Monday, September 04, 2006

Daytrading Opening Gaps

There two types of opening gaps: full gaps and partial gaps, where full gaps open above the previous day's high or low and partial gaps open above or below the previous day's close assuming the close is not the high (low) of the day. Once I have segregated the full gaps from the partial gaps, I then quickly move to the daily timeframe and try to determine if the full gap is a continuation (runaway), breakaway or possibly an exhaustion gap. What does all this mean and how important is it to define the gap before day trading it? Let's define the gaps first and then it will become a lot easier to see how it all fits into the day trading strategy.

A continuation gap, also referred to as a runaway gap is an extension of the existing trend. It does not necesarily involve a price pattern. For example in an uptrend, if a good news story comes out in the after or pre-market, it fuels the bullish interest in the stock and the stock gaps up on the open.

A breakaway gap usually forms as part of a price pattern, for example a bullish base or a bearish base. Here is an example from last Thursday.

After a significant downtrend, NCS had been forming a bullish base (ascending triangle) for the entire month of August. On Thursday it gapped up, quickly retested it base and rallied for a gain of 5 points from the previous day's close.

In the early going on Friday, NCS tested its rising 20 period EMA on the 15 minute timeframe, and continued its bullish momentum.

On Thursday, if you had spotted the bullish base on the daily view and mapped it out on the 15 minute timeframe, you would have noticed the test of the base and could have confidently taken a long position. It should be noted that NCS reported earnings on Wednesday AH. However, they missed by one penny on both the top and bottom lines. They did guide slightly higher for the next QTR and full year. Only 1500 shares traded in the combined AH and pre-market. It wasn't even mentioned on Briefing's gapper list on Thursday morning. I found it through a scan, however, I did not trade it. I opted for a more familiar name JOYG, an equally compelling breakaway gap up play.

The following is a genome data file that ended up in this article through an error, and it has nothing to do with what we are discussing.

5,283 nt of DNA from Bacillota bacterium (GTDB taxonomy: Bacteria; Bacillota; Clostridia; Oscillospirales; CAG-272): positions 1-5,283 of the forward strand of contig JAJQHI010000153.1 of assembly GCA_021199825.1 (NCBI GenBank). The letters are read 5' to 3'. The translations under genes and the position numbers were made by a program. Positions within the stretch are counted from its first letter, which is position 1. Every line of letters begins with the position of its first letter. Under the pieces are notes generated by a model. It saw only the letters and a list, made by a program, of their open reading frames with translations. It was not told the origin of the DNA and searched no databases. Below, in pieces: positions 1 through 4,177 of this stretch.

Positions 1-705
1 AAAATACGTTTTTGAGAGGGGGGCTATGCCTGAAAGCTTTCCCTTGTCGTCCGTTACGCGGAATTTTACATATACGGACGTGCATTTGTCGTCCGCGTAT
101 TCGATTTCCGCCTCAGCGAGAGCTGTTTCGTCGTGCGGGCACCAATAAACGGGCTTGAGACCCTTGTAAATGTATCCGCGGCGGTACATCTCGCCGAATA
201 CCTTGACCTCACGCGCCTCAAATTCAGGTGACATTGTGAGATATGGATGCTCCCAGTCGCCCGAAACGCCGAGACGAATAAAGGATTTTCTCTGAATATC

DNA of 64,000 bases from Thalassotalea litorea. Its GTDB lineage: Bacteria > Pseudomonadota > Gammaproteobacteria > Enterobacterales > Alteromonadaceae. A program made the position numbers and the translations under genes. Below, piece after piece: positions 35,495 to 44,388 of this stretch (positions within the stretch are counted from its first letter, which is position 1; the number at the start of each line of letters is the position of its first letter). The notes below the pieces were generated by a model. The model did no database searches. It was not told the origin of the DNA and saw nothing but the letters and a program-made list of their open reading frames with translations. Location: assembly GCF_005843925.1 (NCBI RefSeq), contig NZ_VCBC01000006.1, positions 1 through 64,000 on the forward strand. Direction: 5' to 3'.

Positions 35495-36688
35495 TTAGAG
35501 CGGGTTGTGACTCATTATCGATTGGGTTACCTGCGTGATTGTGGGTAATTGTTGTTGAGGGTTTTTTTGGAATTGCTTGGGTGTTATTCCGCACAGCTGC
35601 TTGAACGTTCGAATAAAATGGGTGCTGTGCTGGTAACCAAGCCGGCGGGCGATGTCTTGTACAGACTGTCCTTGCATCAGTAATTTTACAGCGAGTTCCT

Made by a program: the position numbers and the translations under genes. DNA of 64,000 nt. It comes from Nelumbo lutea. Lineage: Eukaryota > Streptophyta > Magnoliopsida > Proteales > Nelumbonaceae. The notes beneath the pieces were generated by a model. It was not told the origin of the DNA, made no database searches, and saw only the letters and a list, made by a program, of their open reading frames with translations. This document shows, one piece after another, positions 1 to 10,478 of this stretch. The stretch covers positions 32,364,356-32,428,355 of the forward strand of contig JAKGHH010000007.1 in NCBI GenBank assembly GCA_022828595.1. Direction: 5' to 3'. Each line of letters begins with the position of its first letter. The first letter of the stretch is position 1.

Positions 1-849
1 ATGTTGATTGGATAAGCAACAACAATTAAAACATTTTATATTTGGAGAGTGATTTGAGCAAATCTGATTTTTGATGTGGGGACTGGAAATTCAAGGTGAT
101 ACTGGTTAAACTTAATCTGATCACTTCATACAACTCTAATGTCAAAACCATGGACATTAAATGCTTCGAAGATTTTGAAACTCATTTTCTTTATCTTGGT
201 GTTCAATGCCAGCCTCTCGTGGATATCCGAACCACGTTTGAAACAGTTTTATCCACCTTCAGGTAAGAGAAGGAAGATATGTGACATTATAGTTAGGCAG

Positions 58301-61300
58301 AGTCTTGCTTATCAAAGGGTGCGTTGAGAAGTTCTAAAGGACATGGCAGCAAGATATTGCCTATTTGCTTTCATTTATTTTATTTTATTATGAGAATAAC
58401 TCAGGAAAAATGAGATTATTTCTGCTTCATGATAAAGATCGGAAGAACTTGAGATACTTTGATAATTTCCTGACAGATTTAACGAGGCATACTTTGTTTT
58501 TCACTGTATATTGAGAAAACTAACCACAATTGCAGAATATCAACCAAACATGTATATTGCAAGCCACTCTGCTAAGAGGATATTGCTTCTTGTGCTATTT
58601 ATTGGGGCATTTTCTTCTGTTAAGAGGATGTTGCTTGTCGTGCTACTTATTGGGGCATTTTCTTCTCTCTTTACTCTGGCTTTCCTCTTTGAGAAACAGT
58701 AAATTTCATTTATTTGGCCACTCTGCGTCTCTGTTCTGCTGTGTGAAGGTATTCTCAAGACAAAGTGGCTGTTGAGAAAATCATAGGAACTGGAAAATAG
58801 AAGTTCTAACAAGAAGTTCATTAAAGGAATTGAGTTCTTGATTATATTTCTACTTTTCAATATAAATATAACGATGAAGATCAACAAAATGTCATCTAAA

Next we have the exhaustion gap which usually occurs just prior to the end of an extended up or downtrend. These types of gaps have a much better chance of getting filled than continuation and breakaway gaps and will be the subject of a future post. However, for the purposes of this post, if you identify your potential full gap long or short as an exhaustion gap, its best to move on, or fade the gap.

In summary, when trading gaps as part of a daytrading strategy, look for stocks that fit the profile of the continuation (runaway) or the breakaway gap profile. The breakaway gap has the potential for the strongest move as it is breaking out of a price pattern. Look for at least double the daily volume on the gap and ideally 4-5 average daily volume. If price moves to resistance in a bullish gap or support in a bearish gap and then volume drys up, its likely that the gap move has run out of steam and an exit is usually the best course of action. A good example of this last scenario is GYMB. The first chart is the 15 minute timeframe, followed by the daily. From the 15 minute view, we can see that it gapped up on high volume and rallied into resistance. When it reached resistance volume suddenly dried up. The daily view shows that GYMB gapped up and could not break resistance. If you were in this trade, you could have exited with a small profit or breakeven mid-morning when volume disappeared. Look for continuation of successfull breakaway gap plays into day two. Usually the stock pulls back to its rising 20 period EMA in early trade and then attempts to retest its previous day's highs. Refer to the examples above of NCS and JOYG for the day two setup. Remember that if a gap play fails, support/resistance is very far away. Respecting your stop is especially important when trading a gap.

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